Kaylyn Edwards playing beautiful preppy Sandy Dumbrowski showcased her voice as she belted out several solos and duets. Each song found Kaylyn rocking the high notes as her character worked against being a cultural outcast. “Kudos to Kaylyn for her stepping out of her comfort zone and becoming a very memorable Sandy!” Gary and Laurie concurred.
Collin Cochran’s singing and dancing earned much applause in the part of Danny, the suave greaser who has a hard time demonstrating his love for preppy Sandy. Cochran ignited the stage as he flipped the “little bombshell” Cha-Cha, Chintala, then wowed the crowd as he poured his heart out in “Sandy, My Love.” He managed to bring down the house even with a sinus infection.
Caleb Dodds and Mariah Jensen joined forces in a comical yet sweet duet about “mooning” while playing crazy Jan and Roger “Rump,” two awkward characters who find each other. Using a hairbrush for a microphone, boy-crazy Marty, played by Maclaine Shults, crooned a pretty little number about the love of her life. Tough-as-nails Betty Rizzo was perfectly portrayed down to the attitude and accent by senior Laura Glass. Singing in character, Glass added perfect sarcasm to her songs.
J.C. Henderson as Doody strummed his guitar and wooed dingy Frenchy in a humorous love song that only the quirky Frenchy would fall for.
The Zellers enjoyed “watching J.C. blossom each practice, then nail his performance.”
On top of loads of incredible talent, the cast was also in full costume with great stage props thanks to Kim Kendall, Stacie Kincher and Mary Washburn. Backstage Taylor Bair flipped the switches for lights from scene to scene. Bob Amick oversaw all the sound and light. JR Crawford manned the sound system. Lani Mataia, Ohana Mataia, John Mac Sheridan, Reno Roybal and McKenna Kummer hustled around backstage arranging props. Even the ’50s hair was a hit. Every character had a special “do” and perfect stage makeup thanks to Laurie Zellers, Jan Nye and Stacee Edwards. Without the Cochrans and the Edingers the props would not have been as spectacular either.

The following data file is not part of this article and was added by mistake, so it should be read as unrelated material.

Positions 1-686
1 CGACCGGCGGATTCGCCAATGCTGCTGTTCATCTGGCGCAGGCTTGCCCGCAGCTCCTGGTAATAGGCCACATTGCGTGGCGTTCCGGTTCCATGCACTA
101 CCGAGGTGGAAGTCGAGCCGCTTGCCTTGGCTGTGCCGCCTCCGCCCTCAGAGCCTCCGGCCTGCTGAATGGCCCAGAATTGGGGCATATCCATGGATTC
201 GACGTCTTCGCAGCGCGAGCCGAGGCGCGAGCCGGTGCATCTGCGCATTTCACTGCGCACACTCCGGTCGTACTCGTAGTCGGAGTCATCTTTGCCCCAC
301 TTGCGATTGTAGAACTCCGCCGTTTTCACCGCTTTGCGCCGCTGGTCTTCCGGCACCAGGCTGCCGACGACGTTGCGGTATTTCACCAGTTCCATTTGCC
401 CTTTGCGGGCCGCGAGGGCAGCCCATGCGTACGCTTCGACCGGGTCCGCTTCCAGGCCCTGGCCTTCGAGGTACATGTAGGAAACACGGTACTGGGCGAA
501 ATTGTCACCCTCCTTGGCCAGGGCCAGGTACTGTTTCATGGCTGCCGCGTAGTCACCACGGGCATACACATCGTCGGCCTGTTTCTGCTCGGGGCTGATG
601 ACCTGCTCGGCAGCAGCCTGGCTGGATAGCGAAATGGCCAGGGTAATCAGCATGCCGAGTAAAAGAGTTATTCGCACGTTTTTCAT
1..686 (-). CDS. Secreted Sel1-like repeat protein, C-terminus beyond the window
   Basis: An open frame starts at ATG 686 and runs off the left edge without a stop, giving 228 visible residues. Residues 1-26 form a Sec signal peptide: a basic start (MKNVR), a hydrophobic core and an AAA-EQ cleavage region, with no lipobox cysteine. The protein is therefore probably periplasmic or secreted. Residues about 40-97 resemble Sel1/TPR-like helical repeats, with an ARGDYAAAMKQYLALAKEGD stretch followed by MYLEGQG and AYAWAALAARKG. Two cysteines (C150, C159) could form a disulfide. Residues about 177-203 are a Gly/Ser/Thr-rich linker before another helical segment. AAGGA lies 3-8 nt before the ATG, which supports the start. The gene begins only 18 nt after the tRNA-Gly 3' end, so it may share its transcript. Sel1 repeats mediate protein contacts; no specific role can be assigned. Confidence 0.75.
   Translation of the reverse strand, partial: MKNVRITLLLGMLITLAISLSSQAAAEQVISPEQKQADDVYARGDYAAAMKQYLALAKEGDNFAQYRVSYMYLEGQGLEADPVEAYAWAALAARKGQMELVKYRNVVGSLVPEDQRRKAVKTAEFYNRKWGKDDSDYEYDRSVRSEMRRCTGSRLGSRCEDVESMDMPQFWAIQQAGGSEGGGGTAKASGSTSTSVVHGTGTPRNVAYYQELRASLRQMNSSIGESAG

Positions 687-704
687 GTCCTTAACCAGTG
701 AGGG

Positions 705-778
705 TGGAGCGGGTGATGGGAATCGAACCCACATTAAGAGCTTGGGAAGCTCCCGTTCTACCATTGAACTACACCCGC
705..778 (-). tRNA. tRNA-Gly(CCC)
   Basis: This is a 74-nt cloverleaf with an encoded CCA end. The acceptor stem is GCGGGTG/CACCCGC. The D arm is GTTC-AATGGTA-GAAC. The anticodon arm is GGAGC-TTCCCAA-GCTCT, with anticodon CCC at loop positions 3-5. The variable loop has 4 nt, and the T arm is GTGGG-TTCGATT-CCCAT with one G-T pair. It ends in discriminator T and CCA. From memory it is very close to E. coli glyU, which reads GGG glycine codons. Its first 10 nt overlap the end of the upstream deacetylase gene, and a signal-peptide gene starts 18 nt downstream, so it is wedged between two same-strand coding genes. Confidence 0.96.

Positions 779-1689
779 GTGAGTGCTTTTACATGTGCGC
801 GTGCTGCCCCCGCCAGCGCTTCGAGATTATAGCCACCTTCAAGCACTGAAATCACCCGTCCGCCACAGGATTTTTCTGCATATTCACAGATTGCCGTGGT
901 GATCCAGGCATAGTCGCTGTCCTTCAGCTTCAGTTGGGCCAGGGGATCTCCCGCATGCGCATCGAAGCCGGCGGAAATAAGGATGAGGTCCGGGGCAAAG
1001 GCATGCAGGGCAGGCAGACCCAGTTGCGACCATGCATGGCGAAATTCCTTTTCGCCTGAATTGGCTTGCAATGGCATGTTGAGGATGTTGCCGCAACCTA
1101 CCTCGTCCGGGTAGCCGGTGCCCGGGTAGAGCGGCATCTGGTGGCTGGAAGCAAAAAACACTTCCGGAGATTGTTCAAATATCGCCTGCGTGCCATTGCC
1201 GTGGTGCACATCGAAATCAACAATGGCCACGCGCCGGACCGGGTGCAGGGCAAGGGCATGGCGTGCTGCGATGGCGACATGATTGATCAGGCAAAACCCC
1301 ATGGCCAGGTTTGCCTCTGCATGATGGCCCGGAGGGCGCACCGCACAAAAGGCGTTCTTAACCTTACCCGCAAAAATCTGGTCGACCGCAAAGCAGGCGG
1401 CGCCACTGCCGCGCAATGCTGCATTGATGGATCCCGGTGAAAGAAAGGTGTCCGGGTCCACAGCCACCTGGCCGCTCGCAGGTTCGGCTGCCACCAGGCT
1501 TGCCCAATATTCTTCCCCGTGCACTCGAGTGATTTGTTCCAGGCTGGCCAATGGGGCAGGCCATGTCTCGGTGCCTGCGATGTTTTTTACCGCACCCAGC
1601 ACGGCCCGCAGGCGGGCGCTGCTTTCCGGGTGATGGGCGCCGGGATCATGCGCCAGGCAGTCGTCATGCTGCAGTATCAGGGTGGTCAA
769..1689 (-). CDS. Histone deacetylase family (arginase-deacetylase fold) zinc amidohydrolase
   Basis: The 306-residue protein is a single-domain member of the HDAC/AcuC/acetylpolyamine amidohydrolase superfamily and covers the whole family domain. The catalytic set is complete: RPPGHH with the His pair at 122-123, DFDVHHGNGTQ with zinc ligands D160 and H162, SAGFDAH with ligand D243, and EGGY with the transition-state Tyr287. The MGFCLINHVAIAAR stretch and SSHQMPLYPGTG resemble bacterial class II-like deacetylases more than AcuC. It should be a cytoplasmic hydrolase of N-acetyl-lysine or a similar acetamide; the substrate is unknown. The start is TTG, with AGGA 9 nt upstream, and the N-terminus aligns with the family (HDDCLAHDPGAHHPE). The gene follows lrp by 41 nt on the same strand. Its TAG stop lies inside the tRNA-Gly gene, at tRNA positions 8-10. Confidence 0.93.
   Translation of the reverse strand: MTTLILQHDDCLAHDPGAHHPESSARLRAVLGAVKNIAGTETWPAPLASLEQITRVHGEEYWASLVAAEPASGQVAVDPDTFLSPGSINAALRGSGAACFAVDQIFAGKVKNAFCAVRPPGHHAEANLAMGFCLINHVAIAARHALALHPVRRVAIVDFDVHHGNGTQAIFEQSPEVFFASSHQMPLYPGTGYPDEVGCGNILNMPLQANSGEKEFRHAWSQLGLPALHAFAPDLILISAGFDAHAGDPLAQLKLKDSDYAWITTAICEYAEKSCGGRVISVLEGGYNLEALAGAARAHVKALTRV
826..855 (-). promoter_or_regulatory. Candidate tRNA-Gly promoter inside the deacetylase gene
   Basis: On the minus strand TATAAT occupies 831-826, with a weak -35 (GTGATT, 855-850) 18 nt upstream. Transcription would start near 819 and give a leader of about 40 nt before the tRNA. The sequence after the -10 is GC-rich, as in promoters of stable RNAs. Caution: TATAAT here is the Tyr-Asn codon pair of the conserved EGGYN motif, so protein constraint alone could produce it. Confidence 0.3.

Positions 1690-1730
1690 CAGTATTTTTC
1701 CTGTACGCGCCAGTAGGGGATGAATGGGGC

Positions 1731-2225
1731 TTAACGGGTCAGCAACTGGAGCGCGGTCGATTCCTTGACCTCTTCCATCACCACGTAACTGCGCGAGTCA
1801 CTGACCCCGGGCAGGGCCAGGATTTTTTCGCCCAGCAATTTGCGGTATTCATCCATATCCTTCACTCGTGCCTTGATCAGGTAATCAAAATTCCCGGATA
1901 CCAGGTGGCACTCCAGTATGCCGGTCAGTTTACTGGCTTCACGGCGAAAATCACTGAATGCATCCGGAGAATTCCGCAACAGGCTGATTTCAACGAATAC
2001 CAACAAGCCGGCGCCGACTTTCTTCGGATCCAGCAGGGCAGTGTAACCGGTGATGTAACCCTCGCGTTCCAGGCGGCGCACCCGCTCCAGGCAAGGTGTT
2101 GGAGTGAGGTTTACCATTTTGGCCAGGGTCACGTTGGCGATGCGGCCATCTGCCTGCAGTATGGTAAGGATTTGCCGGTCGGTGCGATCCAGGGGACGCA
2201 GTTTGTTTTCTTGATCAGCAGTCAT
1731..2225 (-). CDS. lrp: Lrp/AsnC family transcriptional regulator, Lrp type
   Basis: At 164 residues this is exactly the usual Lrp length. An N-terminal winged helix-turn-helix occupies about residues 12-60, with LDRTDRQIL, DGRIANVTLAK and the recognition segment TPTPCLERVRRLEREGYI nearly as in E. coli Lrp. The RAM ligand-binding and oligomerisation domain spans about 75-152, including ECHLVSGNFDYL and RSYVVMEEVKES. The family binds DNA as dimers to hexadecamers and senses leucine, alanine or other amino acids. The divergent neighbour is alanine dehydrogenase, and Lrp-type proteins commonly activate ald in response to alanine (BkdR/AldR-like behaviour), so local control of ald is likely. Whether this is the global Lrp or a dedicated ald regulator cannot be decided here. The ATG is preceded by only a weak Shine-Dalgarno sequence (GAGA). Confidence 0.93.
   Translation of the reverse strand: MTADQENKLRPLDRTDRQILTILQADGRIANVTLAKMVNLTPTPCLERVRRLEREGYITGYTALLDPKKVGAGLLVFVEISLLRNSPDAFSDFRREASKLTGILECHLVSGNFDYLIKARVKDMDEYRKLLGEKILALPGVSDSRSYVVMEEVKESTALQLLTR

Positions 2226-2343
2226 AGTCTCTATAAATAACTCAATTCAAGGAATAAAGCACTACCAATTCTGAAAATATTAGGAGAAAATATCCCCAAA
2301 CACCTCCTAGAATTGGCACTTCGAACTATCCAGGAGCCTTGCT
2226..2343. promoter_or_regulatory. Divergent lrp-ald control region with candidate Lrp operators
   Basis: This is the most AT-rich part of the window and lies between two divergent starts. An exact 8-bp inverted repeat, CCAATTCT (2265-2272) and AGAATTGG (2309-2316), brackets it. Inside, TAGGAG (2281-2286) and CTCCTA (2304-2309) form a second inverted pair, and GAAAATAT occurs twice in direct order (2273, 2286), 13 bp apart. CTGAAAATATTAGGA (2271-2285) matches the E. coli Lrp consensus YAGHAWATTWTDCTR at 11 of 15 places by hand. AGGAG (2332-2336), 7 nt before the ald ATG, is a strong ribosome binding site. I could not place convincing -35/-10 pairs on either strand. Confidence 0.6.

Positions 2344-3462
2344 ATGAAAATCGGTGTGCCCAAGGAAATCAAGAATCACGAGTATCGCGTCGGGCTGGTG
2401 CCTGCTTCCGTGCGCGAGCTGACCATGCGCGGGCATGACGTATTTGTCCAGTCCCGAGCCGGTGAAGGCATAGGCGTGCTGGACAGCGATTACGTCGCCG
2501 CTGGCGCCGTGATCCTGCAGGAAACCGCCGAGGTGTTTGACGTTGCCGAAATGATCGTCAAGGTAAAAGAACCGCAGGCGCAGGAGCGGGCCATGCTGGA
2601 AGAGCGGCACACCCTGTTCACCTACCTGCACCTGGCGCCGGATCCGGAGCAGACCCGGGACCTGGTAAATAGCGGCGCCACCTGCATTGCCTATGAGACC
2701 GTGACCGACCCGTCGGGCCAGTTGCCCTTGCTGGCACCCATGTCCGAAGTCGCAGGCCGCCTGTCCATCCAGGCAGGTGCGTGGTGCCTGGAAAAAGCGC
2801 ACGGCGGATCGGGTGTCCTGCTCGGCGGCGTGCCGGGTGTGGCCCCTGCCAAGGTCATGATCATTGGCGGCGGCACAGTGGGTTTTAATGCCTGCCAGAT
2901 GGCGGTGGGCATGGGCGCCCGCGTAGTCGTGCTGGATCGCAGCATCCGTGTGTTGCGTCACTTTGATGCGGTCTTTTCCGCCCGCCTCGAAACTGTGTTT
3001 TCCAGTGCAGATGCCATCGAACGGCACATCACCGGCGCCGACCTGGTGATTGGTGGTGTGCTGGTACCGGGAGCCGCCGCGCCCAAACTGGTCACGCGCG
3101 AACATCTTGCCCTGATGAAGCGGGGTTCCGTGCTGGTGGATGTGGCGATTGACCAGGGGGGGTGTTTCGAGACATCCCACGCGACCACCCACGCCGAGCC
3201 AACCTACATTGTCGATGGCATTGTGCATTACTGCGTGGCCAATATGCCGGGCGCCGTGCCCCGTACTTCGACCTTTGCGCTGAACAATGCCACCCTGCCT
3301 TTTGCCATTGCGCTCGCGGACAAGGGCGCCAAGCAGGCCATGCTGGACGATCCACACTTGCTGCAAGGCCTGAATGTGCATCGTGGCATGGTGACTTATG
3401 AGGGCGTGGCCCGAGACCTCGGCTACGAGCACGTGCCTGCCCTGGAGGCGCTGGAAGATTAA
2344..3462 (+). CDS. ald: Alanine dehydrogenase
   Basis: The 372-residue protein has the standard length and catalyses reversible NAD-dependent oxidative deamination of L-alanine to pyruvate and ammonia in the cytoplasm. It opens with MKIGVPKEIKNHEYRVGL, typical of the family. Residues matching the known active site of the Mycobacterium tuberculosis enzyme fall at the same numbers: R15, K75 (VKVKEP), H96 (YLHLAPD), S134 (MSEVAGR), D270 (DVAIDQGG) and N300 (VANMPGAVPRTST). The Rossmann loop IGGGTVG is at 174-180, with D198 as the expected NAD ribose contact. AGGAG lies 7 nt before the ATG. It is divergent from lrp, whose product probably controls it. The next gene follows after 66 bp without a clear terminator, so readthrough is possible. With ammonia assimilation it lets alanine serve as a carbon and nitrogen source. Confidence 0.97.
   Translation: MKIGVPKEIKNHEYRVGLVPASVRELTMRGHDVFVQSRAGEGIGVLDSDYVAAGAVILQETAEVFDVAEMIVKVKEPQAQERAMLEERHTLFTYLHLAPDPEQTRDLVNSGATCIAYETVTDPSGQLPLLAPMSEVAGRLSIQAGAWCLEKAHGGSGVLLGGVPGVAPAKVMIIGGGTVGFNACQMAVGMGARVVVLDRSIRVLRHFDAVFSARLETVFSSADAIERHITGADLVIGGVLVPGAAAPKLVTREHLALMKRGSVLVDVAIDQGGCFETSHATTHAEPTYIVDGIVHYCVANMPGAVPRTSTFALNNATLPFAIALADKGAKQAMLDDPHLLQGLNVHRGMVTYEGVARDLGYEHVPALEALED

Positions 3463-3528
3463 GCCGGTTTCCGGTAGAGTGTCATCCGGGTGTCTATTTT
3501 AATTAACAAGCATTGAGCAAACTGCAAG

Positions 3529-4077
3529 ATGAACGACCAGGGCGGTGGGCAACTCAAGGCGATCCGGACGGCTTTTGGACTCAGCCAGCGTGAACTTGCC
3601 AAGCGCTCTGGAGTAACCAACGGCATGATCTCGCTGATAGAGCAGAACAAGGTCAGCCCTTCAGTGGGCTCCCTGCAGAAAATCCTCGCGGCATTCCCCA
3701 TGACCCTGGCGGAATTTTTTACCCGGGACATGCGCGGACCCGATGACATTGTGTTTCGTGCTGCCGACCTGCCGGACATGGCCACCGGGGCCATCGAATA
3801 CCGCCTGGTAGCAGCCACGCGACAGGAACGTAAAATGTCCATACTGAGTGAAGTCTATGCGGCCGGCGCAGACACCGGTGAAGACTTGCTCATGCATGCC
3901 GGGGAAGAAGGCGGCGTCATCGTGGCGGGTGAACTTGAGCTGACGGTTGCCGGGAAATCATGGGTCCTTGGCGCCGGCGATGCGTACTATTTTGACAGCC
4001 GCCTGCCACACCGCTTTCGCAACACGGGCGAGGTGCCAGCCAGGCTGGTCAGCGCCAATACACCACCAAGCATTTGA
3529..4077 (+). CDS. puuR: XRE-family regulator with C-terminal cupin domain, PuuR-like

The hard work of choreographers Andrea Edinger and Tala Atoafa was demonstrated in the “Teen Angel” and “School Dance” scenes. Atoafa worked with Teen Angels Elissa McLaughlin, Tristan Nielsen, Shaelin Barrow, Taylor Morris, Kaysyn Chintala, Katie Morgan, Kathryn Doll and Tia McKee. The girls were swung out on stage on platforms in a cloud of fog to background dance for Hardy as he sang “Beauty School Dropout.” The scene was a hit for the crowd. All of the Angels, plus Morgan Tegeder, Jessica Moyer, Anna George and Nicole Hilkey, wore poodle skirts as they boogied to the “Hand Jive” song. Andrea Edinger choreographed this whole dance scene which was also an audience favorite.
These plays, performed by the Meeker High school Drama Club and supported by the International Thespian Society Troupe 1284, are all part of the Meeker Arts and Cultural Council (MACC). For more information about MACC or to order an official “Grease” T-shirt, check out macc.inmeeker.com. This organization is dedicated to “inspiring and educating artists and community through promotion, advocacy and enhancement of cultural and artistic efforts.” Because of the popularity of the Meeker drama productions, folks from Rifle, Rangely and Craig joined the spectators.
The Zellers’ labor is definitely drawing a crowd year after year. After the Saturday night performance, the cast surprised Gary and Laurie with a special gift to thank them for their hours of hard work. The couple was teary-eyed. “There are no words big enough to explain our joy, happiness, pride, awe, gratefulness we feel for this experience. It is an amazing opportunity to be a part of these kids’ lives. All in all, we may be a small town but we have big talent!”
A standing ovation from the audience summed up the magnitude of aptitudes and abilities of everyone involved.